Former Insignia Financial chief executive Andrew Farkas has redeemed his real-estate cred. Last year, after reports circulated in the New York Post that Mr. Farkas lost to Insignia/ESG chief Stephen Siegel in his bid to nab the 7,300-square-foot limestone townhouse at 631 Park Avenue-which Mr. Siegel scored for $12.7 million-Mr. Farkas went in search of another home.
It appears he’s found one.
In January, township records show that Mr. Farkas-now the chief executive of Island Capital Group, a real-estate investment firm-purchased a Hamptons home in North Sea for $5.4 million.
Mr. Farkas was traveling to Dubai and unavailable for comment. A general contractor at Mr. Farkas’ office, who is working on the renovation, said the home is being worked on, but declined to give specifics on the spread, saying only, “It’s a terrific property.”
According to the Southampton Assessor’s Office, Mr. Farkas’ Hamptons perch sits on 2.74 acres abutting Little Peconic Bay. Records also indicate that his spread is a 3,505-square-foot home with five bedrooms, four full bathrooms, two half-bathrooms and two fireplaces, and was described as “old-style.”
In July 2003, Los Angeles–based CB Richard Ellis Inc. bought Mr. Farkas’ former firm, the Insignia Financial Group, for more than $400 million. According to the company, the merger created the world’s largest manager of commercial property, with 16,000 employees spread across 47 countries and $90 billion worth of annual sales and leasing transactions.
Mr. Farkas, the son of the former chairman of Alexander’s department stores, pocketed more than $15 million in the merger, according to the New York Post . Recently, the 43-year-old real-estate mogul has pursued other big-ticket purchases along with his Hamptons house grab. Last year, his new firm, Island Capital, agreed to buy Insignia’s real-estate investment assets in a $44 million deal.
On May 1, the European Union expanded by adding 10 new member states to the political patchwork of countries stretching across the old continent. But late last year, the Luxembourg Mission to the United Nations made an expansion of its own by purchasing a 1,312-square-foot apartment owned by the international financier Jaqui Safra, at 40 East 94th Street.
According to city records, the Grand Duchy of Luxembourg purchased the apartment owned by Mr. Safra for $1.45 million. Currently, Luxembourg’s ambassador to the U.N., Jean-Marc Hoscheit, resides in two conjoined apartments next to Mr. Safra’s 28th-floor spread on 94th Street, between Fifth and Madison avenues. The mission purchased the two apartments, which total 3,122 square feet, for $745,500 back in 1984.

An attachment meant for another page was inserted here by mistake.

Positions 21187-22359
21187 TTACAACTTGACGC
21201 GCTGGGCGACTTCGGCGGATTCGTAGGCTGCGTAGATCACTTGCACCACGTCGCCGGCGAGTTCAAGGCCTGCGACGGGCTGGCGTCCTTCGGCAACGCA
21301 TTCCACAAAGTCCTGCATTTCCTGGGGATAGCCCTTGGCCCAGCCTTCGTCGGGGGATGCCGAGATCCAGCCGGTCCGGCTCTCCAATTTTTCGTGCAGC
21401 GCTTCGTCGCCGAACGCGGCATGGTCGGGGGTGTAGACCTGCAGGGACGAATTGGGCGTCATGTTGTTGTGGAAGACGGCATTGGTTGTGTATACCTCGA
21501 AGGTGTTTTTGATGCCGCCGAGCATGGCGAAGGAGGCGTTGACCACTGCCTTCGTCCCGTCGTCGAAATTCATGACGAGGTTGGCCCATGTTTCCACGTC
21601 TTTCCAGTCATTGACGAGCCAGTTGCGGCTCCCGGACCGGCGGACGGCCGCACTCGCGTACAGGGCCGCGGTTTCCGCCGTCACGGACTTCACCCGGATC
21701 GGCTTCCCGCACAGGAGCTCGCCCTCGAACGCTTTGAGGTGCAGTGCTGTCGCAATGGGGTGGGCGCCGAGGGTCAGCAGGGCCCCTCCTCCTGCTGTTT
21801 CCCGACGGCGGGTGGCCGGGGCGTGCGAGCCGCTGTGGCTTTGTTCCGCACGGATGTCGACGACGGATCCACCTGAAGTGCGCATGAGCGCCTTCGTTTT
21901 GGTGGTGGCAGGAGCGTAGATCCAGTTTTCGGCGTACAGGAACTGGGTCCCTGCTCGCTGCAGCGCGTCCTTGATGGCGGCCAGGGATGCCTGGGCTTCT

Now, by adding Mr. Safra’s Carnegie Hill perch, Luxembourg’s diplomatic residence totals 4,400 square feet. The addition includes four and a half rooms, sweeping park and city views, and a built-in washer and dryer. The mission now plans a renovation to combine all three apartments into one luxurious residence.
“The residence has been for years in this location. It’s been felt for some time that this residence was too small. We were lucky enough to have the opportunity to buy the adjacent apartment and expand,” a member of the Luxembourg Permanent Mission to the U.N. told The Observer . “When it all comes together, we hope to begin renovation as soon as possible.”
Mr. Hoscheit will be renting an apartment near the U.N. headquarters during the renovation.
Real-estate sources familiar with the property say that Mr. Safra didn’t occupy the apartment, though he had once used the address as an office.
Mr. Safra was traveling and unavailable for comment. Nancy Dubin, a senior vice president with Halstead Property, who handled the sale, declined to comment.
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